On 3 November 2016, the Fitzroy River Declaration was drafted between Martuwarra Nations—a meeting that would later give rise to the Martuwarra Fitzroy River Council. The declaration states “The Fitzroy River is a living ancestral being and has a right to life. It must be protected for current and future generations, and managed jointly by the Traditional Owners of the river” (1). The declaration identifies eight steps to protect and manage the Fitzroy River, including the need to develop a Fitzroy River management plan that is complemented by an Indigenous Protected Area, and an Indigenous management body for the river.
The landmark declaration is an expression of First Law. First Law is the traditional Aboriginal system of law and governance that has been developed over tens of thousands of years by Indigenous Australians (Poelina 2019, cited in Martuwarra Management Plan 2020). Two First Laws—Warloongarriy (for the River) and Wunan (for the entire Kimberley region)— “are ancient laws for a holistic approach to regional governance that continues to be shared and respected by the Indigenous nations”(Martuwarra Management Plan 2020, 37). Under First Law, the Martuwarra-Fitzroy river is a sacred living ancestral being with an inalienable right to live and flow (Poelina 2018, cited in Martuwarra Management Plan 2020). The Martuwarra Management Plan that would be drafted in 2020 by the Martuwarra Fitzroy River Council, explains that “traditional Aboriginal law focuses on maintaining the balance of the earth so that all things can prosper”, and it is this sustainable model of “Earth-centred Law” that serves as the basis for the Fitzroy River Declaration (Martuwarra Management Plan 2020, 37).
In 2018, the Martuwarra Fitzroy River Council was formed as a “collective governance model to maintain the spiritual, cultural and environmental health of the Fitzroy River catchment” (Poelina 2019). The Council is an Aboriginal body of Senior Elders from Traditional Owner Groups of the King Sound, Fitzroy River, and the Martuwarra (the Fitzroy Catchment) that represents an alliance of six Indigenous Nations of the Kimberley region of Western Australia. Their Council’s work is founded in First Law and a guardianship system (rights, responsibility, and obligations). The Council is to be the first point of contact for governments, it “asserts its rights under the United Nations Declaration on the Rights of Indigenous People”, and it’s vision is that the Western Australian (WA) government will enact legislation that formally recognizes First Law and guardianship by Traditional Owner Groups.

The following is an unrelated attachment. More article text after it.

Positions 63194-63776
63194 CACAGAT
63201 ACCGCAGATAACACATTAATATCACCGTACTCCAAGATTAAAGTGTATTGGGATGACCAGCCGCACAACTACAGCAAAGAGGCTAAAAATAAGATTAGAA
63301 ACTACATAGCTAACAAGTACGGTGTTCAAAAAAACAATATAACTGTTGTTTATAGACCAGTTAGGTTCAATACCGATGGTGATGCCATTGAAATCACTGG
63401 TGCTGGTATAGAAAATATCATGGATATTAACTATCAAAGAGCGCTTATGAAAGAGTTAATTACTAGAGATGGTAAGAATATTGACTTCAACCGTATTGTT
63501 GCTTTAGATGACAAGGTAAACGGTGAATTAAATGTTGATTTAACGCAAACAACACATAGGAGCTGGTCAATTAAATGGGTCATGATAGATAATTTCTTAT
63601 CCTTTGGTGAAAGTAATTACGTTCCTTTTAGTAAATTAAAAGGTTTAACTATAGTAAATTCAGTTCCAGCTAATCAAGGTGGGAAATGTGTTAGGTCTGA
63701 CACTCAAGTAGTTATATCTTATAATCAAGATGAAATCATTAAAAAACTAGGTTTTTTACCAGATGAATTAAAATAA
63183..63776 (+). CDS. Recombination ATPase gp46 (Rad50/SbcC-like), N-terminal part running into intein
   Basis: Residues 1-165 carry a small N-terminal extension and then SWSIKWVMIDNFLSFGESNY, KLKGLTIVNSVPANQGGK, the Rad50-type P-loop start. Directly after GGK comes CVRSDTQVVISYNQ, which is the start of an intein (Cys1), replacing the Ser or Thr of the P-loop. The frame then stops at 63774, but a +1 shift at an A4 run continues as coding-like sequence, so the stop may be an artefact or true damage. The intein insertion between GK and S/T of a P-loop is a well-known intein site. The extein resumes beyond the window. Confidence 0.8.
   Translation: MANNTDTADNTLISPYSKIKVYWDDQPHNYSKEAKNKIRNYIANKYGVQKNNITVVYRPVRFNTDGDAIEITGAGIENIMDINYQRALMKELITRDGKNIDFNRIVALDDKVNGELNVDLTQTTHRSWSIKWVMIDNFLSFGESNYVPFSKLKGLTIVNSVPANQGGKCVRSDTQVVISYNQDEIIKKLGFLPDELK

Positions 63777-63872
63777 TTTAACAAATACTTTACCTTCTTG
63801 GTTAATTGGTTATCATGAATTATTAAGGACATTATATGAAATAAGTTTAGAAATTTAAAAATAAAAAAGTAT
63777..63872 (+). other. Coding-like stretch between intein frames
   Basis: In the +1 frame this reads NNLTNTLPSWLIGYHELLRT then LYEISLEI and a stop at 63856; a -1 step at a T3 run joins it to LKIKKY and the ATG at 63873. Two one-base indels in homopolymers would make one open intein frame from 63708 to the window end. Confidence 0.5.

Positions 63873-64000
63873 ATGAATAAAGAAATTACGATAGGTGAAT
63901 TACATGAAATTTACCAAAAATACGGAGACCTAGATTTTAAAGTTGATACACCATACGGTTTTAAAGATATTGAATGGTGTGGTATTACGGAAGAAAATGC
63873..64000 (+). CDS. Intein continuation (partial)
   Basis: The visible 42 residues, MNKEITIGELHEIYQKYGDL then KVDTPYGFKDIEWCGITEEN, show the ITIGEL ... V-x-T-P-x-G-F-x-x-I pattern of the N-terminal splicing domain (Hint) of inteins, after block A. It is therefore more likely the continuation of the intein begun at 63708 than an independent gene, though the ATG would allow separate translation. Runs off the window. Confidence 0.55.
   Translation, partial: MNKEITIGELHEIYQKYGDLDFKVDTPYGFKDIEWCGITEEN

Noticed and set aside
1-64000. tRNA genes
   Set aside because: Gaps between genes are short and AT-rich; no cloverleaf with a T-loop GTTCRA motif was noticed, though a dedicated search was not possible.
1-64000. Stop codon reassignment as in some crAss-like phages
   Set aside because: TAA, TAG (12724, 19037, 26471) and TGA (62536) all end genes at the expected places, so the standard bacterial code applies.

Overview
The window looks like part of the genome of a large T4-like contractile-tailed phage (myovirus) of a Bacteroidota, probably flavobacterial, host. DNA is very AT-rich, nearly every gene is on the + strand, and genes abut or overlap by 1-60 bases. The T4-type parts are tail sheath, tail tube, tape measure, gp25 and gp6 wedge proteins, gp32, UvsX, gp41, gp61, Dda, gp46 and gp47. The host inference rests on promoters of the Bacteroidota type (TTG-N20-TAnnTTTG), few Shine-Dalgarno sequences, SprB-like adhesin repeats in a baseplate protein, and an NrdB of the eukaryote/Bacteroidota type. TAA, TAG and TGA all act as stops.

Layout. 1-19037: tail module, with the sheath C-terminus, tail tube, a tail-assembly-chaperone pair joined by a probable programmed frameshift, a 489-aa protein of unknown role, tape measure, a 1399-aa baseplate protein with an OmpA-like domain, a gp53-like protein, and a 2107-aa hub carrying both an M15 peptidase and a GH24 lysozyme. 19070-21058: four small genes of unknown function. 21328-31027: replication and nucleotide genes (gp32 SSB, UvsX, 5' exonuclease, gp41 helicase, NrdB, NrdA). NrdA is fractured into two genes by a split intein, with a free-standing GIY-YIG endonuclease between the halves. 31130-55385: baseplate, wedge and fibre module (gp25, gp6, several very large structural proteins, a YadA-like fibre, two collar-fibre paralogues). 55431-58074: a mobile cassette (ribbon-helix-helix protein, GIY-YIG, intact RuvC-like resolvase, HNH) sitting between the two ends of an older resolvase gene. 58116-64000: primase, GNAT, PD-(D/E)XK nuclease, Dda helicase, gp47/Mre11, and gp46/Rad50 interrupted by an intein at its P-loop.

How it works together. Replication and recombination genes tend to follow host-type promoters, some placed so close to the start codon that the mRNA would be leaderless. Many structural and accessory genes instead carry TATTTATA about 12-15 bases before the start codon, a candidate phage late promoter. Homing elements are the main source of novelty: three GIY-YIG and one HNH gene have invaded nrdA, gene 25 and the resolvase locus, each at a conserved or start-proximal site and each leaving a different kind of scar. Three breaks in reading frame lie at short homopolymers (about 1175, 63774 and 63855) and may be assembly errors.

Following the drafting of the Declaration and the Council’s formal establishment, the Council (acting in the role of guardians, as the voice, of the Martuwarra-Fitzroy) instituted an (ongoing) campaign to have First Law recognized and implemented by the WA government. In 2018, the Council formally met with Western Australia government officials in Perth, urging them to support the council as the representative group responsible for management of the Fitzroy River, and for the implementation of the Fitzroy River Declaration.
**Importantly, First Law differs from its western legal counterpart. Anne Poelina, Chair of the Martuwarra Fitzroy River Council, explains that First Law principles are not applied through rules, policies, and procedures where punitive measures influence individual and societal behavior. Instead, “First Law is applied through stories that impart values and ethics” which constitute “a comprehensive ethical framework that defines the codes of conduct necessary for maintaining a peaceful, thriving, and co-operative society grounded in love and reciprocity (4). As such, “ancestral being” is different from “legal personhood”. “As the River is already an entity, it should not have to depend on the specific actions of settler law to achieve this status” (Redvers et al. 2020, 3).